By ProPath Staff

 

The patient is a 57-year-old female who originally presented to her primary care physician with a history of moderate fatigue and edema. A subsequent evaluation by a cardiologist revealed a left ventricular dysfunction and an infiltrative amyloid cardiomyopathy was suspected. Continued evaluation by an oncologist revealed monoclonal free Kappa light chains in a 24-hour urine sample. With this high level of suspicion for amyloidosis, a bone marrow evaluation was obtained. The bone marrow demonstrated a normal cellularity with a mild (8%) increase in plasma cells, which were Kappa light chain restricted.

 

Immunohistochemistry confirmed that these were amyloid deposits.

Amyloid A IP Stain

The amyloids are a heterogeneous group of disorders characterized by the extracellular deposition of protein in an abnormal fibrillar form. Amyloidosis may be hereditary or acquired, and the deposits may be focal, localized, or systemic in distribution. Amyloidosis is not a single disease but a term for diseases that share a common feature: the extracellular deposition of pathologic insoluble fibrillar proteins in organs and tissues.

 

Many different precursor proteins have been found which undergo partial proteolytic cleavage and fibril formation. It is not known at this time why amyloid is deposited in certain individuals and not in others with apparently identical precursor protein supply, nor are the factors governing anatomic distribution, the rate of onset and progression, and the clinical effects of amyloid understood.

Amyloid P 3200 IP Stain

Clinical Amyloidosis Syndromes

  1. Reactive Amyloidosis (AA). The AA protein which forms AA amyloid fibrils is derived from the circulating acute phase reactant, serum amyloid (SSA). Any pathologic process resulting in a sustained, acute phase response may, therefore, be complicated by AA amyloidosis. The most common causes in the Western world are idiopathic inflammatory rheumatic diseases.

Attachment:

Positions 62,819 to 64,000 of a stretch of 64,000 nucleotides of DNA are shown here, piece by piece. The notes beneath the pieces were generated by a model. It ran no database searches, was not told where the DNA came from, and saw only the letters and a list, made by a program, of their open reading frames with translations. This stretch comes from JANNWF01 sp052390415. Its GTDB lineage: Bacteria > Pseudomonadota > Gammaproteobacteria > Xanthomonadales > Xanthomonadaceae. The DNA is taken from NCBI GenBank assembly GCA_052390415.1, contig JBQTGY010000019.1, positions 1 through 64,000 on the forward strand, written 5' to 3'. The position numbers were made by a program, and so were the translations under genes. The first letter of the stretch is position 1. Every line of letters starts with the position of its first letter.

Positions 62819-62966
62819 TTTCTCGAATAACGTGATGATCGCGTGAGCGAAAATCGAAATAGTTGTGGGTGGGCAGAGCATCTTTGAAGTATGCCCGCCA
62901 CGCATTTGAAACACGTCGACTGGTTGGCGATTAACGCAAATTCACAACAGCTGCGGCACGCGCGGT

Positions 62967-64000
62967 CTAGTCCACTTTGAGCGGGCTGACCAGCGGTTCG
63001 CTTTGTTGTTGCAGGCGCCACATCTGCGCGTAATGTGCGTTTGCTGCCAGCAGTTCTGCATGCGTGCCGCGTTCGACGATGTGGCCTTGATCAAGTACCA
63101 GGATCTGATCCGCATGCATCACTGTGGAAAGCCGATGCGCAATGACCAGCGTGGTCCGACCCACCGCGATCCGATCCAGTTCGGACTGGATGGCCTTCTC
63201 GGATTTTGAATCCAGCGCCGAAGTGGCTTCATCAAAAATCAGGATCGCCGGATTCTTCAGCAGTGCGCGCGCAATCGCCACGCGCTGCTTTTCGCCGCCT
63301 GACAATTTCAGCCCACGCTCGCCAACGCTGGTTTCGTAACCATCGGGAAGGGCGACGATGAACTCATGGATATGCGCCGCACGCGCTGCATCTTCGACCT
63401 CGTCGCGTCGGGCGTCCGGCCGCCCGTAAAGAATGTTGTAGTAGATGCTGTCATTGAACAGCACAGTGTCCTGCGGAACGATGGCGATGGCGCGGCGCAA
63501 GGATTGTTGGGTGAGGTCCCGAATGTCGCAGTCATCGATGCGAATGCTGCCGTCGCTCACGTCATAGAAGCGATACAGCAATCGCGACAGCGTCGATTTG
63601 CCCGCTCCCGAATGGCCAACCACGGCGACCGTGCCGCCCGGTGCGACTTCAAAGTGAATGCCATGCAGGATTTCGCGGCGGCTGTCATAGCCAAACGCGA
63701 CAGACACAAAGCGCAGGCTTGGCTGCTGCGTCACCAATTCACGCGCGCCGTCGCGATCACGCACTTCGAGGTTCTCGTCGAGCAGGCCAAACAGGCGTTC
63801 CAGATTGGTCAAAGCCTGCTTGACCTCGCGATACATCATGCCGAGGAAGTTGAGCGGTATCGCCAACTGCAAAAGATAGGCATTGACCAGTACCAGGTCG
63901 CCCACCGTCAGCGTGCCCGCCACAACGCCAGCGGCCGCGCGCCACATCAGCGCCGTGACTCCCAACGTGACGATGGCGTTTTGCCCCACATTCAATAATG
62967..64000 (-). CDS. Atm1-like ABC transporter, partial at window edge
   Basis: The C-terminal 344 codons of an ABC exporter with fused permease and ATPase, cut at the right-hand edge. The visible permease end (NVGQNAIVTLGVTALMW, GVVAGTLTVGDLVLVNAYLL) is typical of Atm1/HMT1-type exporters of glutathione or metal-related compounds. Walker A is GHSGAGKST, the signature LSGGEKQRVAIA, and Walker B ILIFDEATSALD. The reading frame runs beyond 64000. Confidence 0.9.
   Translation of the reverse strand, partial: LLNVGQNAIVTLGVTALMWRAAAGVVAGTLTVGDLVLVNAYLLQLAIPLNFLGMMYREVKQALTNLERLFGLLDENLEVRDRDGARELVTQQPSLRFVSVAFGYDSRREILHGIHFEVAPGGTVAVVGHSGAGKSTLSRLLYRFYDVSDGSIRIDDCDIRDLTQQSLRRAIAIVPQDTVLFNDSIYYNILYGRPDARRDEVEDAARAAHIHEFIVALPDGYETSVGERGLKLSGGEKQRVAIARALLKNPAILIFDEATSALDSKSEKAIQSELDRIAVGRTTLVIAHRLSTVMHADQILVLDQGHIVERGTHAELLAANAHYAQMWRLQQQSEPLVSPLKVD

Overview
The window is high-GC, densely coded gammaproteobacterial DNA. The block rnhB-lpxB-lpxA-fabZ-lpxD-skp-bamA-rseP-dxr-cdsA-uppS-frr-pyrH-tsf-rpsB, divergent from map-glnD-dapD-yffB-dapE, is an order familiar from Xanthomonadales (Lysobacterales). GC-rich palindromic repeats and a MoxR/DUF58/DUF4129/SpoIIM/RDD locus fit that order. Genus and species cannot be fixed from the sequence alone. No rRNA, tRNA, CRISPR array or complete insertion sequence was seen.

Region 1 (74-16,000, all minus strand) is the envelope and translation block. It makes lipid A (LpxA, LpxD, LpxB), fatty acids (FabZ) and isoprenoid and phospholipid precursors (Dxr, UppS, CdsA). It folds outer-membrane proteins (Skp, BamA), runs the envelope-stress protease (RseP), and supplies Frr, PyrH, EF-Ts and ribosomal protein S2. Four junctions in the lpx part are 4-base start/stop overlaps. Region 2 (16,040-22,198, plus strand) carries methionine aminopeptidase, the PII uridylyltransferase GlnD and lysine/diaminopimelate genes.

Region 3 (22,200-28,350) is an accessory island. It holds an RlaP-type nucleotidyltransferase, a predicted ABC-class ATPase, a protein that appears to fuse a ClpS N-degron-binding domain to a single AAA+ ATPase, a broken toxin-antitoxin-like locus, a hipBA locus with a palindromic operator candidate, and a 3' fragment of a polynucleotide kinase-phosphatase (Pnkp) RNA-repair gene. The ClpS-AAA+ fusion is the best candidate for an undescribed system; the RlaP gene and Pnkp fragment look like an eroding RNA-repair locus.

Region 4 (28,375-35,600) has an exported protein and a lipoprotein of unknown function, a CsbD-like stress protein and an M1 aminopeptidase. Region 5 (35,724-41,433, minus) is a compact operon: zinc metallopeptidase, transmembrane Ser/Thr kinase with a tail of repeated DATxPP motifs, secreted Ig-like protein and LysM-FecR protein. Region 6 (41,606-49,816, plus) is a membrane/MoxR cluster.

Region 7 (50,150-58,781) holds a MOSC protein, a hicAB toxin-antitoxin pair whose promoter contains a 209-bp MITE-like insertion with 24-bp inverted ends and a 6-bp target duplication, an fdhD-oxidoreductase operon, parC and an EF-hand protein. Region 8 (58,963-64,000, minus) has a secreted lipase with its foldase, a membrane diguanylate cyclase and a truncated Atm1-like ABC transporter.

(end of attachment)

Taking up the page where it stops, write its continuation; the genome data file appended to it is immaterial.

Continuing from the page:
H & E Stain

  1. Systemic Amyloidosis associated with immunocyte dyscrasia, AL Amyloidosis. AL amyloid fibrils are derived from the internal region of monoclonal, immunoglobulin light chains. AL amyloidosis can complicate most clonal B cell dyscrasias, including up to 15% of patients with multiple myeloma, and a much smaller proportion of those with lymphomas and other benign monoclonal gammopathies. AL amyloid may involve almost any organ. The heart is histologically involved in most cases, with symptomatic restrictive cardiomyopathy the presenting feature in up to 1/3 of cases.
  2. Hereditary Systemic Amyloidosis. This form is an extremely rare form and is due to autosomal dominant inheritance of variant amyloidogenic proteins. The most common cause of hereditary amyloidosis is variant transthyretin (TTR), usually resulting in the clinical syndrome of familial amyloidotic polyneuropathy.
  3. This case is characterized by monoclonal proteinuria, mildly increased marrow plasma cells which demonstrated a Kappa light chain restriction and an immunohistochemical staining pattern consistent with AL amyloidosis. The treatment of amyloidosis is directed both toward the affected organ and to the specific type of disease. The past few years have seen several advances in our understanding of amyloidosis and in our ability to provide treatment options.

 

References:

  1. British Journal of Haematology. Falk, R. H., Comenzo, R.L., and Skinner, M. 1997, 99, 245 – 256.
  2. “The Systemic Amyloidoses”. New England Journal of Medicine. 1997; 337: 898 – 909.
  3.  Murphy, C.L., et al. American Journal of Clinical Pathology, 2001; 116: 135 – 142.